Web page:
Politics+Society

Books

Unwarranted Influence, by James Ledbetter

The most famous farewell addresses in the history of the American presidency are those delivered by two of the greatest military leaders to occupy the office: George Washington and Dwight Eisenhower. Both warned of the threat that military power and its interests posed to the nation.

Books

The Myth of American Religious Freedom, by David Sehat

In 1859, an 11-year-old Catholic boy, Thomas Whall, refused to recite the Ten Commandments from the King James Bible in a public school. McLaurin Cooke, an assistant principal, whipped Whall's hands with a rattan rod for 30 minutes. With his hands bleeding and swollen, the boy finally gave in. Police arrested Cooke, but a court dismissed charges of assault and battery.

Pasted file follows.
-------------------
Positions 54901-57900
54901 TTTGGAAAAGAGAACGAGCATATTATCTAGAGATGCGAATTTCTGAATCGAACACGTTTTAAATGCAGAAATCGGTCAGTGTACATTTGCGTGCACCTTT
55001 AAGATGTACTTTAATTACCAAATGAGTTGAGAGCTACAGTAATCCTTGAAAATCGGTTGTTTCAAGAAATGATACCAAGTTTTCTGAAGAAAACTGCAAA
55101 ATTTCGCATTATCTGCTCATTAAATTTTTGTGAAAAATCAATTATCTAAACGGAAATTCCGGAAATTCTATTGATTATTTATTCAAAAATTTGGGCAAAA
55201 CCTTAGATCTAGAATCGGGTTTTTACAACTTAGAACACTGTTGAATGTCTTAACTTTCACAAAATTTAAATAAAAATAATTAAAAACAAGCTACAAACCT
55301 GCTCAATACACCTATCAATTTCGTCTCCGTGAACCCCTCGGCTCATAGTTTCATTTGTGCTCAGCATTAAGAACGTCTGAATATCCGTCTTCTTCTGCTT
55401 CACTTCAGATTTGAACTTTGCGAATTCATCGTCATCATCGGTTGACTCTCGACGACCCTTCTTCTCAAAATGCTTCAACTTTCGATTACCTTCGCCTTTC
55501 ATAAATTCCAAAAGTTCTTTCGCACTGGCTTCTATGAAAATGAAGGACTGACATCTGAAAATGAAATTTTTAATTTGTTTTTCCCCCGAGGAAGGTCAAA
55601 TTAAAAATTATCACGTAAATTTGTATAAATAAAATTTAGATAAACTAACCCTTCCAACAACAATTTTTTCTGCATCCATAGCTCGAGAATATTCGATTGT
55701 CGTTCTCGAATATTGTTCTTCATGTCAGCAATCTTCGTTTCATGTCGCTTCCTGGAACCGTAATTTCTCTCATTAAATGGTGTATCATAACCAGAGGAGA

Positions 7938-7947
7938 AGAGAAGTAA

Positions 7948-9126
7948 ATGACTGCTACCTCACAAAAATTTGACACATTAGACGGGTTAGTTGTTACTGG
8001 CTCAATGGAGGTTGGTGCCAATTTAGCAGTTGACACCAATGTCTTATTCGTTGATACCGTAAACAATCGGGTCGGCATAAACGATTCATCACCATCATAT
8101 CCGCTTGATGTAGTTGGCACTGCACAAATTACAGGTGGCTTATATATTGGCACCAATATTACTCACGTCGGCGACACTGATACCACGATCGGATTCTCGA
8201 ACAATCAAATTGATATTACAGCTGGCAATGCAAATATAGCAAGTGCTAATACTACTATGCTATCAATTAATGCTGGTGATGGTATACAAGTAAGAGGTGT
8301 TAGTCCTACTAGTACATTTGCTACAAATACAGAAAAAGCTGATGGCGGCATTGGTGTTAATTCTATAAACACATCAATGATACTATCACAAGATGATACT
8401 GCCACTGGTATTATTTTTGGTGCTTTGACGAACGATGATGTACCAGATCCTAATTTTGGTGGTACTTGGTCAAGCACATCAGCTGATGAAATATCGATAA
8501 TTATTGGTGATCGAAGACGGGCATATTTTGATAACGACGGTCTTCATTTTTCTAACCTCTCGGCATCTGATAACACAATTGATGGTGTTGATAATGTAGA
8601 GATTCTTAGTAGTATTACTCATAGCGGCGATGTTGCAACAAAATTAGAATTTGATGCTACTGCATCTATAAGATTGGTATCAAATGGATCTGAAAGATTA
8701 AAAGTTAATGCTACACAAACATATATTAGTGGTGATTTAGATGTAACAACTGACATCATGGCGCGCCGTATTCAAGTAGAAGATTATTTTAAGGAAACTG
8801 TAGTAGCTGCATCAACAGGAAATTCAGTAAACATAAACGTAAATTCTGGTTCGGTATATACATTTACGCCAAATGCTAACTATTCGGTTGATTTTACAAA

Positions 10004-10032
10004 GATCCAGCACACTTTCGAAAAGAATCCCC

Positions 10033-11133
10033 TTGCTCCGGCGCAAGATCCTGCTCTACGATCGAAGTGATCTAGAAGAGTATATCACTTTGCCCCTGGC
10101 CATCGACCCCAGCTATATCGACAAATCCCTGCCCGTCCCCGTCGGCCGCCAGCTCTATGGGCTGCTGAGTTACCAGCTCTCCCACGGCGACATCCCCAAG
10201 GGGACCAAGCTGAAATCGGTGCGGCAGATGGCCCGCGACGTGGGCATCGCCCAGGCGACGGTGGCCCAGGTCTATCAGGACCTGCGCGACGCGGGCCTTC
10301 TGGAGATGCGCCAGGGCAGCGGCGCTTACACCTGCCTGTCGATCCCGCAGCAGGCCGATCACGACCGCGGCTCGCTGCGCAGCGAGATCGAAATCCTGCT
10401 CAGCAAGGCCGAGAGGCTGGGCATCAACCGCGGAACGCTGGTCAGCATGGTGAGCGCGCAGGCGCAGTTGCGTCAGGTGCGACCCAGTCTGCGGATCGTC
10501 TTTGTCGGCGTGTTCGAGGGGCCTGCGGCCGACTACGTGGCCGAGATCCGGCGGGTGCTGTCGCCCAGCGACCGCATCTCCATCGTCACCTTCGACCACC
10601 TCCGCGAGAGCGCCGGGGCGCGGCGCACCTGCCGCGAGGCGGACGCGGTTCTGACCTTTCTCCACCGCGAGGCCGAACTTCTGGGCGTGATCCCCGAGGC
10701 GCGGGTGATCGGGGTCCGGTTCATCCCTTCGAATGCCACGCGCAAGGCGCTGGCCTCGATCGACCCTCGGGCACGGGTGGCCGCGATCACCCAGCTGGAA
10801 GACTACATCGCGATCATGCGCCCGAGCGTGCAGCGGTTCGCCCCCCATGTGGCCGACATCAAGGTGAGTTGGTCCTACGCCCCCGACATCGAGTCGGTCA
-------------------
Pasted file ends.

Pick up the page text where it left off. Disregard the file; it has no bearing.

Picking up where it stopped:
Books

Tocqueville’s Discovery of America, by Leo Damrosch

To European visitors in the first half of the 19th century, Americans were like their newfangled steamboats: noisy, combustible, always on the move—and dirty. "I hardly know any annoyance so deeply repugnant to English feelings as the incessant, remorseless spitting of Americans," Frances Trollope reported.